Renowned and prolific playwright David Edgar's plays include Written on the Heart, The Life and Adventures of Nicholas Nickleby, Pentecost and Playing with Fire. His close association with the Royal Shakespeare Company includes his time there as literary consultant and as honorary associate artist. This year is his 70th year, and in a twist to his usual output, Edgar will himself be taking centre stage in his new play Trying It On, a solo work which looks at the legacy of the events of 1968 and his time as a student during them and beyond. Here he explains the challenges of turning actor.
I thought this was probably the last time in my life I was going to be able to perform. So I felt I should tick that one off the bucket list now. I knew it would be interesting to see what it's like to work on something more collaborative than the work I usually do. And this piece is a conversation between my two ages – now and when I was 20 in 1968 – so it makes sense for me to take it on.
Trying It On is about someone who was radicalised in 1968. At the time I was a student bang in the middle of the worldwide student uprising against the Vietnam War and many other things. And that formed the rest of my life. So I am looking back on that person and he is looking forward to me.
Performing is a psychosomatic experience. I am developing all sorts of back trouble, vocal trouble and getting worried if I will need a pee. I have moments of getting very nervous about it but sometimes I walk on set and see the designs, lighting and hear the sound and I enjoy it. I am told I keep locking my knees and there are various things with stance I am working on. I am also finding consistency challenging too – doing it the same each night.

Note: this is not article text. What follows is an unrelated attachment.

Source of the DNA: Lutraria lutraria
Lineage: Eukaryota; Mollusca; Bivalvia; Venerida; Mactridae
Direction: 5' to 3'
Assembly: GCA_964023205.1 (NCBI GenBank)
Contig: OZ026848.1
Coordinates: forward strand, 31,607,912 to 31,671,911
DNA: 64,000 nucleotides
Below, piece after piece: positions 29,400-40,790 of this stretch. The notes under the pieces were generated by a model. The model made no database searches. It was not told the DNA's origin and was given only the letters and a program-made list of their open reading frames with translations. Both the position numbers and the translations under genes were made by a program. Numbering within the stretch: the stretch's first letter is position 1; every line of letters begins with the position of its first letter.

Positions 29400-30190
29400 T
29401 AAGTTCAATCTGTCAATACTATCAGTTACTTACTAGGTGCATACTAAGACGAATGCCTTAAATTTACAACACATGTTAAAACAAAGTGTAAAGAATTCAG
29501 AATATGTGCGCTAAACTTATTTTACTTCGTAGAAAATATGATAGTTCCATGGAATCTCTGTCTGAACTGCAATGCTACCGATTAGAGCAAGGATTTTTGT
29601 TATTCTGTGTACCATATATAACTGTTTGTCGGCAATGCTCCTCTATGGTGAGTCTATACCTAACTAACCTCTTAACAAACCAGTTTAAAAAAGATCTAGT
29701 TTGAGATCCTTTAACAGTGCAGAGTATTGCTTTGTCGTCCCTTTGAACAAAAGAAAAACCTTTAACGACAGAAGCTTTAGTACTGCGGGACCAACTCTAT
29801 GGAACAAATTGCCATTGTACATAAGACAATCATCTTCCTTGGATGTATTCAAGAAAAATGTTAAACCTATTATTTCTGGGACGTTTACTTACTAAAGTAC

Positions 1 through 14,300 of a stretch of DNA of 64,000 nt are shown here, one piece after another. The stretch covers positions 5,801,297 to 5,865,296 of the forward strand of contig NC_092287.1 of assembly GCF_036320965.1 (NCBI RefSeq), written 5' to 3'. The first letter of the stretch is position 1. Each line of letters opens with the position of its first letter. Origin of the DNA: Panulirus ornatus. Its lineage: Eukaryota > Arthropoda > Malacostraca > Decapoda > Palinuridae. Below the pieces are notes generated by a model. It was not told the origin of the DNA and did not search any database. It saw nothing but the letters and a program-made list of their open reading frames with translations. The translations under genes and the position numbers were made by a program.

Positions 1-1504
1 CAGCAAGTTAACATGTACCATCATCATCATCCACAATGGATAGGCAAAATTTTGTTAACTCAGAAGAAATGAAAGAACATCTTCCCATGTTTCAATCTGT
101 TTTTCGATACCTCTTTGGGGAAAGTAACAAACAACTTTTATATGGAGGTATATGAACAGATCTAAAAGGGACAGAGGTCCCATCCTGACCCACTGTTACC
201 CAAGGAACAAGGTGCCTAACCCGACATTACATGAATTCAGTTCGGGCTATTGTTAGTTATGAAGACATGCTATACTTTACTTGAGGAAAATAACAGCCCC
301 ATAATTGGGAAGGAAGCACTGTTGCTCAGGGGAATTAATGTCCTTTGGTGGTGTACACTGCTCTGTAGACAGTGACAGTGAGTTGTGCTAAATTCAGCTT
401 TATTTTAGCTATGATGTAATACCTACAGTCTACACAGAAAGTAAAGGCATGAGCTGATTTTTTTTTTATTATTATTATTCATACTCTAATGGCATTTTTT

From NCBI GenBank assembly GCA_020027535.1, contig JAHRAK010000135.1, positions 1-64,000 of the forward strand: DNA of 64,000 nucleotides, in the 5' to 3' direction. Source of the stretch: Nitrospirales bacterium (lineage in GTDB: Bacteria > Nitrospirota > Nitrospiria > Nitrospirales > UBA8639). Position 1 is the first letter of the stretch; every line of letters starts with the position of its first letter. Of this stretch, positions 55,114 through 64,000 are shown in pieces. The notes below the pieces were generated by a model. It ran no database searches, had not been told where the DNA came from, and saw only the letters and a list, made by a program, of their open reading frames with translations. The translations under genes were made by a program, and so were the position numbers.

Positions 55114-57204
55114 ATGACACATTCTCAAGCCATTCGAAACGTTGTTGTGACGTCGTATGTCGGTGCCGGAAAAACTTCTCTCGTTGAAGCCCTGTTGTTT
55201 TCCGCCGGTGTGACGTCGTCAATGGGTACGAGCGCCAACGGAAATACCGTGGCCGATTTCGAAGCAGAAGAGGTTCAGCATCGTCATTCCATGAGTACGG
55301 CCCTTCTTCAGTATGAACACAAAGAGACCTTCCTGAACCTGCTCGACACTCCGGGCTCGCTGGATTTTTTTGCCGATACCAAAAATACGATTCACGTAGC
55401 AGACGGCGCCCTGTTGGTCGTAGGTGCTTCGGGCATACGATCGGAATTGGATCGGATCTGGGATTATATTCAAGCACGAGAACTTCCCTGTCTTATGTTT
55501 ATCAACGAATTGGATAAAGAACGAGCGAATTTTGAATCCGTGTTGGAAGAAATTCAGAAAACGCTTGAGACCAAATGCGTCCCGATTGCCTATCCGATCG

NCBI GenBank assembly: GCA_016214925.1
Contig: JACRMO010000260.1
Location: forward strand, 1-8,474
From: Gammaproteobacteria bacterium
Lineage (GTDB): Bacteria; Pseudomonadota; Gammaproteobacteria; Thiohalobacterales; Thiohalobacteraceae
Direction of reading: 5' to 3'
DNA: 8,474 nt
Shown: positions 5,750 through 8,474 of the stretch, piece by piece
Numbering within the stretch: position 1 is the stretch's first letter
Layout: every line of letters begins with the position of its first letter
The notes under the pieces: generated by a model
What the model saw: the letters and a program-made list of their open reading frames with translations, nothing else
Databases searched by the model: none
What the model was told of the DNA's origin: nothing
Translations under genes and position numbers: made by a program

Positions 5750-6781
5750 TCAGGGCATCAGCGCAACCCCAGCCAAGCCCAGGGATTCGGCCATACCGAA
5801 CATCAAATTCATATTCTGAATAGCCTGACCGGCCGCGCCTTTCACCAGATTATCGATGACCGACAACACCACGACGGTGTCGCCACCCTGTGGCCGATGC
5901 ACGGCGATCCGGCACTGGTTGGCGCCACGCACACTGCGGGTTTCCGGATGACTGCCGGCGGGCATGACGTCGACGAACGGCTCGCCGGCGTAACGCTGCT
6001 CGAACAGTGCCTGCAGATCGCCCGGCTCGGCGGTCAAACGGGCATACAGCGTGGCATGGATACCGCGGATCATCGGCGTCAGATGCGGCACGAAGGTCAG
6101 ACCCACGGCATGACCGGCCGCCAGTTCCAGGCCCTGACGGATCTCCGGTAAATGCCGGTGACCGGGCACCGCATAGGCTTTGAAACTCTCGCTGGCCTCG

This year has been a terrific 70th year. It began at the end of last year when the RSC staged my adaptation of A Christmas Carol, which they're bringing back this year. Then there was a touring adaptation of Jekyll and Hyde and my play Maydays which I wrote in the '80s is coming back too. And there's this. Trying It On is actually the factual background of Maydays so it's interesting to be doing both. We're performing Maydays and Trying It On together over three days at the Other Place in Stratford-upon-Avon which will be quite exciting.
In the show, there's a line from my bucket list which says: never go to Edinburgh Festival ever again. We did think about taking Trying It On, but there were financial issues. But next year it might be an obvious place to take it.
The company joke is I'm doing this in order to audition for Falstaff. And a tiny bit of me feels that performing is quite an entertaining, engaging and interesting thing to do. But who knows, one thing at a time, I think.
Without the theatre, I wouldn't be here at all. My parents were actor stage managers when they met on the stage door steps of the Birmingham Rep. It was always in the blood and when normal children wanted to be train drivers when they grew up, I wanted to be an actor. It was a slow realisation that I wasn't very good at it, and ended up at writing through the process of elimination.
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